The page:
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I came to a realization while having a conversation with a teacher concerning the future direction of teacher's roles in the classroom. I found myself explaining that the Common Core was a positive step towards ensuring the value of history teachers. I have come to this opinion as I mine through both past and present research concerning the teaching and learning of history. Given what this research has to say concerning the study of history, I believe that history teachers now have the opportunity to step forward as leaders in the realm of literacy and preparing students for the recurring theme of active, responsible citizenship that is contained in the Common Core.
This opportunity lies in the new leeway given to the skill of the history teacher. While the Massachusetts Comprehensive Assessment System largely ignored history as an important (worthy of being measured) discipline, the Common Core Standards shed light on its ability to submerge students in acts of analysis, synthesis, significance, and meaning making with complex readings that span cultures and centuries. Munson (2011) emphasizes this by explaining that the requirement to teach research, writing, and communication skills “opens the door for extensive use of historical documents, speeches, biographies, and other works that are excellent vehicles for providing students with a deep and meaningful understanding of history and civics” (p. 1). Simply put, the Common Core Standards do not illustrate how to teach, but rather the goal of that instruction (Martin, 2011).
Therefore, the Common Core opens the door for a possible increased amount of collaboration between historians and history teachers by advancing the subject beyond what many in the public view as a set of indisputable facts (Drake Brown, 2011) to one that requires true understanding. This is attained through extensive reading and writing that focuses on the disciplines’ “habits of mind” (Drake Brown, 2011 p. 2) that are employed by practitioners and instructors alike. This possible partnership holds the promise of what history teachers have wanted; the opportunity to prove the importance of their discipline through what Munson (2011) calls a revitalization of the most important history and civics content.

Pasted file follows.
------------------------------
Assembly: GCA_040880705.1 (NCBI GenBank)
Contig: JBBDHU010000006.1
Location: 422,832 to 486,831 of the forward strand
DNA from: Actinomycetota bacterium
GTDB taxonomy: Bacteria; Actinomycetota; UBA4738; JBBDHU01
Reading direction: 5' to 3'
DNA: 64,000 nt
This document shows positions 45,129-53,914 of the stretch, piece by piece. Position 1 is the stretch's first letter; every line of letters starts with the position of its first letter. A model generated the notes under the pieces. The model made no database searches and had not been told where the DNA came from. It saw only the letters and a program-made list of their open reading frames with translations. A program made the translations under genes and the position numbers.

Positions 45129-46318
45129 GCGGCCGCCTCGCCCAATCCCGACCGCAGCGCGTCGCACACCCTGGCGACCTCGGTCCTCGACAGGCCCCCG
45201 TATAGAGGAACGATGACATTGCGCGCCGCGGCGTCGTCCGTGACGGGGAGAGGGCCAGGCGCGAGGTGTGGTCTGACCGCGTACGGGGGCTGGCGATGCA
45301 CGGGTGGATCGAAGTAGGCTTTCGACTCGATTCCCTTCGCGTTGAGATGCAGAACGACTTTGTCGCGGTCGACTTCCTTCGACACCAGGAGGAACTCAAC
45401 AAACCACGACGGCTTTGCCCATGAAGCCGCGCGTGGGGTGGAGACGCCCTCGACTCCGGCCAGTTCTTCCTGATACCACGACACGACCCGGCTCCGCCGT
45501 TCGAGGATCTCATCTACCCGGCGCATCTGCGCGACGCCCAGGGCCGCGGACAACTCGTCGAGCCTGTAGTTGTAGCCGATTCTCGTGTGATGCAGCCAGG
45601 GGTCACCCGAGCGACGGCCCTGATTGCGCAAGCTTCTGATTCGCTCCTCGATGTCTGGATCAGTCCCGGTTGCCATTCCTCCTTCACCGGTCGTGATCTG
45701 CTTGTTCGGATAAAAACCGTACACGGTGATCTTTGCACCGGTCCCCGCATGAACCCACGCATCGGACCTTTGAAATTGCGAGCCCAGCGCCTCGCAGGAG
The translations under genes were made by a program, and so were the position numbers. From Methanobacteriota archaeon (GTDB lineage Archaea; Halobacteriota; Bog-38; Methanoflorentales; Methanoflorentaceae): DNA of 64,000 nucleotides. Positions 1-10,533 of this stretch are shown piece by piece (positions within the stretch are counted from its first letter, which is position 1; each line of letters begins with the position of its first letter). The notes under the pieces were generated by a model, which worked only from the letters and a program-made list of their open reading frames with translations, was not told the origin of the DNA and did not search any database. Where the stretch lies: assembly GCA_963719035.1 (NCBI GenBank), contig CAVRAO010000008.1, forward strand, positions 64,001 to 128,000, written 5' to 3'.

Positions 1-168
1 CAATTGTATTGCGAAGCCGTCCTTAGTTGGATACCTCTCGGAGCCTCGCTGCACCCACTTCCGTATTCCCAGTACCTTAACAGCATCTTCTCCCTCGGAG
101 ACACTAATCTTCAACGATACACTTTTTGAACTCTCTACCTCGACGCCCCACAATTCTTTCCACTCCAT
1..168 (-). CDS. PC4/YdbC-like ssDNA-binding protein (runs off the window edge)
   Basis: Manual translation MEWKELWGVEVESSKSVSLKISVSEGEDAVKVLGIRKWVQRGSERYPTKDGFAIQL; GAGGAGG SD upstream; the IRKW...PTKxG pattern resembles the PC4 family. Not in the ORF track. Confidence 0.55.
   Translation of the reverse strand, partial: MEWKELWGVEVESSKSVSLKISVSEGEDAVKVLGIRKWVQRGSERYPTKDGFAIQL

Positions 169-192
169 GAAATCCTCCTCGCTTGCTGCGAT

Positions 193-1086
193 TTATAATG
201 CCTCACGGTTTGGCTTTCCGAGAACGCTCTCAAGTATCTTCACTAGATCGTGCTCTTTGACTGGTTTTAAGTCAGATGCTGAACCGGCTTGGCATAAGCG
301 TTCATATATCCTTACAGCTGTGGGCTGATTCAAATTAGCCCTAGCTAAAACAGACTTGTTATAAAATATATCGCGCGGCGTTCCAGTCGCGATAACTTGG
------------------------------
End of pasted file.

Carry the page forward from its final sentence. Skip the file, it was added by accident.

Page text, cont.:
If taken as an opportunity, the Common Core Standards will assist history teachers by not just allowing, but encouraging a deeper investigation and creation of historical narratives. Students would have the opportunity to corroborate sources, evaluate evidence, and assess texts (Drake Brown, 2011) through discussion and debate. Because the Common Core Standards emphasize disciplinary reading and writing, knowledge about teaching history to diverse student populations is critical (Martin, 2011). Because historical knowledge coupled with disciplinary thinking is crucial to increase historical understanding, content knowledge is needed. It comes down to the fact that the Common Core State Standards are now highlighting the basis of historical understanding; literacy.
This, if embraced and approached creatively, showcases the importance of not only history as a subject, but the skill of those who teach its understanding. History teachers, with proper preparation may stand poised to bring a once pushed aside discipline to the forefront once again.
Drake Brown, S. (2011). [Web log message]. Retrieved from http://teachinghistory.org/issues-and-research/roundtable-response/25351
Martin, D. (2011, November 18). [Web log message]. Retrieved from http://teachinghistory.org/nhec-blog/25306
Munson, L. (2011). [Web log message]. Retrieved from http://teachinghistory.org/issues-and-research/roundtable-response/25353